does this answer your question?


Mr_Glass.1

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Re: Writers FAQ
« Reply #4 on: May 10, 2008, 05:43:54 PM »
Ahh, got you, that's a big help, now it makes sense. 
I see the world Lucius Hunt, just not the way you see it.


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Rohan

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Re: Writers FAQ
« Reply #5 on: May 12, 2008, 02:37:32 PM »
Mrstone is right. Speaking of 'Cut to' and 'Dissolve to' I use it on my script. Makes it lot easier for a reader, whats going on on the screen.

Speaking of 'Beat'. Mrstone is again right. But I strongly encourage you not to use it. You can use it, but instead do it like this.

Richard looks back to his wife.  She raises her head up from devouring the ice cream.

Richard moves her hair in in the back of her ear.

She smiles with shame.

Not using the BEAT, the reader enjoys it more. The reader will be a manager,director,producer and agent.

Rohan

Erik

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Re: Writers FAQ
« Reply #6 on: May 12, 2008, 04:04:14 PM »
Alright, the 'Beat' is pretty clear. I will erase them from my scripts.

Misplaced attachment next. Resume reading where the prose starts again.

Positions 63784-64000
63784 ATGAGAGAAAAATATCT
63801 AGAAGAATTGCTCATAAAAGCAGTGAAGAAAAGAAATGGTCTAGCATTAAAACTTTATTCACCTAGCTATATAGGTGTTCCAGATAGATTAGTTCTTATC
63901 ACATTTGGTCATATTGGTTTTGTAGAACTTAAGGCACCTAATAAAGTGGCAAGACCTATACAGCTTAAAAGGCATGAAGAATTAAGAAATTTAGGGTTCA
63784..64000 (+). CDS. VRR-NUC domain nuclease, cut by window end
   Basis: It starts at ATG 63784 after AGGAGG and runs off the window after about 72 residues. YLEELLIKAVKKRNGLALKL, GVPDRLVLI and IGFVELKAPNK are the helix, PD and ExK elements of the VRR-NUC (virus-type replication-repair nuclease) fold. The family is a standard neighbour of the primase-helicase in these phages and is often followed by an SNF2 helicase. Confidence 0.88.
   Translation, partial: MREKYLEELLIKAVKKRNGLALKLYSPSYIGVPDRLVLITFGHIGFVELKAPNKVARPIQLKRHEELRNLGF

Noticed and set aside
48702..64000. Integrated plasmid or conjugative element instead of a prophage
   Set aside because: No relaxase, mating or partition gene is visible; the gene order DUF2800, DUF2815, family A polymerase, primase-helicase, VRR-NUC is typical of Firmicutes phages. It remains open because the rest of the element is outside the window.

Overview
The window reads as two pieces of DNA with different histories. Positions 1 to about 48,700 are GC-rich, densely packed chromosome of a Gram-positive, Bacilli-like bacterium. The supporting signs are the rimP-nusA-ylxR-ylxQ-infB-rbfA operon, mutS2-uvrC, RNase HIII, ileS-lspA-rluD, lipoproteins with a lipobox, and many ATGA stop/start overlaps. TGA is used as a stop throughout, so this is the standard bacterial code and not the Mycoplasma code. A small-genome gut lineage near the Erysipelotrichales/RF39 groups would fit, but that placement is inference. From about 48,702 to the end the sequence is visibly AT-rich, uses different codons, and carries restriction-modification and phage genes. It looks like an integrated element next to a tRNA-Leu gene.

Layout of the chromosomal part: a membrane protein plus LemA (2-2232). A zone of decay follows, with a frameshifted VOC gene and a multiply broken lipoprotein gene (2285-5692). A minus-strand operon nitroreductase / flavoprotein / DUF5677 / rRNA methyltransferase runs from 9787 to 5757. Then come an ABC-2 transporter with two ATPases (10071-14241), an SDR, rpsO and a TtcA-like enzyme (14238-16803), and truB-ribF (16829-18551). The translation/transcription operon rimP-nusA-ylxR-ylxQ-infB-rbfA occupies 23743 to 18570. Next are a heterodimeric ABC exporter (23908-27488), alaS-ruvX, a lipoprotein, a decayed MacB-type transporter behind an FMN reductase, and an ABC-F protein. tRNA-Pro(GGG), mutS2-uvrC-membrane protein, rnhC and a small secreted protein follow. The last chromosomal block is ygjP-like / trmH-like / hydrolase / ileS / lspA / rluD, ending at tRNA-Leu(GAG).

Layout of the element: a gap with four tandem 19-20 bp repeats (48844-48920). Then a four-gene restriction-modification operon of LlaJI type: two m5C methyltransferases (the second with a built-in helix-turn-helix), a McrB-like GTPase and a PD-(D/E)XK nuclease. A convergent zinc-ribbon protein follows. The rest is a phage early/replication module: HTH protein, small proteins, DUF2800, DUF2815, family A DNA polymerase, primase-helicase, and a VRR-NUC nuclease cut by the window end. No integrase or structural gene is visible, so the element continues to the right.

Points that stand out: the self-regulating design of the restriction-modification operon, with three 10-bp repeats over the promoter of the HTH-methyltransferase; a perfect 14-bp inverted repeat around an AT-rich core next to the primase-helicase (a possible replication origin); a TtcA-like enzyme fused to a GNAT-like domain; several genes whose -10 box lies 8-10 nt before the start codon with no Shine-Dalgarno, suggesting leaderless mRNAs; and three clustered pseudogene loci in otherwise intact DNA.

But here:
Mrstone is right. Speaking of 'Cut to' and 'Dissolve to' I use it on my script. Makes it lot easier for a reader, whats going on on the screen.
You and MrStone are saying something different. You use the 'Cut' and 'Dissolve to' notes, and MrStone doesn't. For myself, I like it more when those are mentioned in the script instead of leaving them out. Just like you said, it makes it a lot easier for the reader.
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Mr_Glass.1

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Re: Writers FAQ
« Reply #7 on: May 13, 2008, 07:32:52 PM »
Yea, thanks for the info Rohan.
I see the world Lucius Hunt, just not the way you see it.


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MrStone

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Re: Writers FAQ